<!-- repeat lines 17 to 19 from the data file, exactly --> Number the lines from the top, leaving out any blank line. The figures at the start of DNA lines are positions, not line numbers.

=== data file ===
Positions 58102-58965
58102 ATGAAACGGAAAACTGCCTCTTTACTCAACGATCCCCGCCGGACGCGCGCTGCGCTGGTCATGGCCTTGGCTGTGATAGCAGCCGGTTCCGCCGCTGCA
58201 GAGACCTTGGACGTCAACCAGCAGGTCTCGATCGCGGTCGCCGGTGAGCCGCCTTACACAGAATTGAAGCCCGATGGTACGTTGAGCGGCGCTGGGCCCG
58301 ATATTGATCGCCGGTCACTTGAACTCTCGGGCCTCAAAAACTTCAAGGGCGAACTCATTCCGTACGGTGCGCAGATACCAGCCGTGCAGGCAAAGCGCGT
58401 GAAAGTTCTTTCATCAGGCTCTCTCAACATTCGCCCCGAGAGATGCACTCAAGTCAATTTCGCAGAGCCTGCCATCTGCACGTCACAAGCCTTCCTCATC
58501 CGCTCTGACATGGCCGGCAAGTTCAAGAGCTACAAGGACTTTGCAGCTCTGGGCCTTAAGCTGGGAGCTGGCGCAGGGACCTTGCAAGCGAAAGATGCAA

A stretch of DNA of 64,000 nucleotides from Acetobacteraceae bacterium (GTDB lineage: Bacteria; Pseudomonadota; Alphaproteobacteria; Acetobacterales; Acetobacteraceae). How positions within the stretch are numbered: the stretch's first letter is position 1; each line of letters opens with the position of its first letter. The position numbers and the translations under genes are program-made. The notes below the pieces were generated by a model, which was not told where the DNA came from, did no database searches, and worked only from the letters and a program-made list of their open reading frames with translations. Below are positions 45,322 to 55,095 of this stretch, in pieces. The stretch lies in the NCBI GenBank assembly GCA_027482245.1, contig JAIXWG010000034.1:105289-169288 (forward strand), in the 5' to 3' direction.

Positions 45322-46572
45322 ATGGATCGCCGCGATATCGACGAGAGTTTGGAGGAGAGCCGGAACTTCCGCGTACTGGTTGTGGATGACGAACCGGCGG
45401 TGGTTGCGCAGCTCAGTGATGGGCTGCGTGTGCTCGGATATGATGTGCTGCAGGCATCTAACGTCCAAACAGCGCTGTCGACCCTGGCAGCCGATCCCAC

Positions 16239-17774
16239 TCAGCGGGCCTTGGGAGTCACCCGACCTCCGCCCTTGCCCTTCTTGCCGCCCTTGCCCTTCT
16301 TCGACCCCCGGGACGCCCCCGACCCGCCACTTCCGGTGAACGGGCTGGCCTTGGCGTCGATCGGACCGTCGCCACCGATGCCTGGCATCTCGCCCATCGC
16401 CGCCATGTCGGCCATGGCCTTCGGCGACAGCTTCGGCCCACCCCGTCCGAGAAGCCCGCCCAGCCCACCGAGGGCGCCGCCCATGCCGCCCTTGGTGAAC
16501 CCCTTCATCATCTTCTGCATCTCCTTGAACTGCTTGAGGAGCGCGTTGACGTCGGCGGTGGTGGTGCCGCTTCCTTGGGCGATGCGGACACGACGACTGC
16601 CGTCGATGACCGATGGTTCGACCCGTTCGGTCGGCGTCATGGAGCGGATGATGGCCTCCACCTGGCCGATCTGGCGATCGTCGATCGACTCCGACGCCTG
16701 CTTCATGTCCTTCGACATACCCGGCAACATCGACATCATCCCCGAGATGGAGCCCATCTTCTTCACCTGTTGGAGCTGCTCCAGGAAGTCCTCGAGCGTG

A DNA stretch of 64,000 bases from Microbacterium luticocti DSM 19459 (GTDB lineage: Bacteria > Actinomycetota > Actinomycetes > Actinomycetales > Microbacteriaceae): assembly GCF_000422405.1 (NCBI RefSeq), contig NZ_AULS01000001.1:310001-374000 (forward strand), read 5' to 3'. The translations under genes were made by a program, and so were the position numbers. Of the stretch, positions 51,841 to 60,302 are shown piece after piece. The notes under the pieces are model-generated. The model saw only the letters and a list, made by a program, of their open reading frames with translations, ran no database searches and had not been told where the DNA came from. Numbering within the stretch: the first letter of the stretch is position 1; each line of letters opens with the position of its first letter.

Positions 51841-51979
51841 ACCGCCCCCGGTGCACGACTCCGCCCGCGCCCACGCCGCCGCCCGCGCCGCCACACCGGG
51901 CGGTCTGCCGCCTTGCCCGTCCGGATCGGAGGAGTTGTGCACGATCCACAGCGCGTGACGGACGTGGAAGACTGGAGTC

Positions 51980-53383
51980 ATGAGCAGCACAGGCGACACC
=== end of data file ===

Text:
16701 CTTCATGTCCTTCGACATACCCGGCAACATCGACATCATCCCCGAGATGGAGCCCATCTTCTTCACCTGTTGGAGCTGCTCCAGGAAGTCCTCGAGCGTG

A DNA stretch of 64,000 bases from Microbacterium luticocti DSM 19459 (GTDB lineage: Bacteria > Actinomycetota > Actinomycetes > Actinomycetales > Microbacteriaceae): assembly GCF_000422405.1 (NCBI RefSeq), contig NZ_AULS01000001.1:310001-374000 (forward strand), read 5' to 3'. The translations under genes were made by a program, and so were the position numbers. Of the stretch, positions 51,841 to 60,302 are shown piece after piece. The notes under the pieces are model-generated. The model saw only the letters and a list, made by a program, of their open reading frames with translations, ran no database searches and had not been told where the DNA came from. Numbering within the stretch: the first letter of the stretch is position 1; each line of letters opens with the position of its first letter.

Positions 51841-51979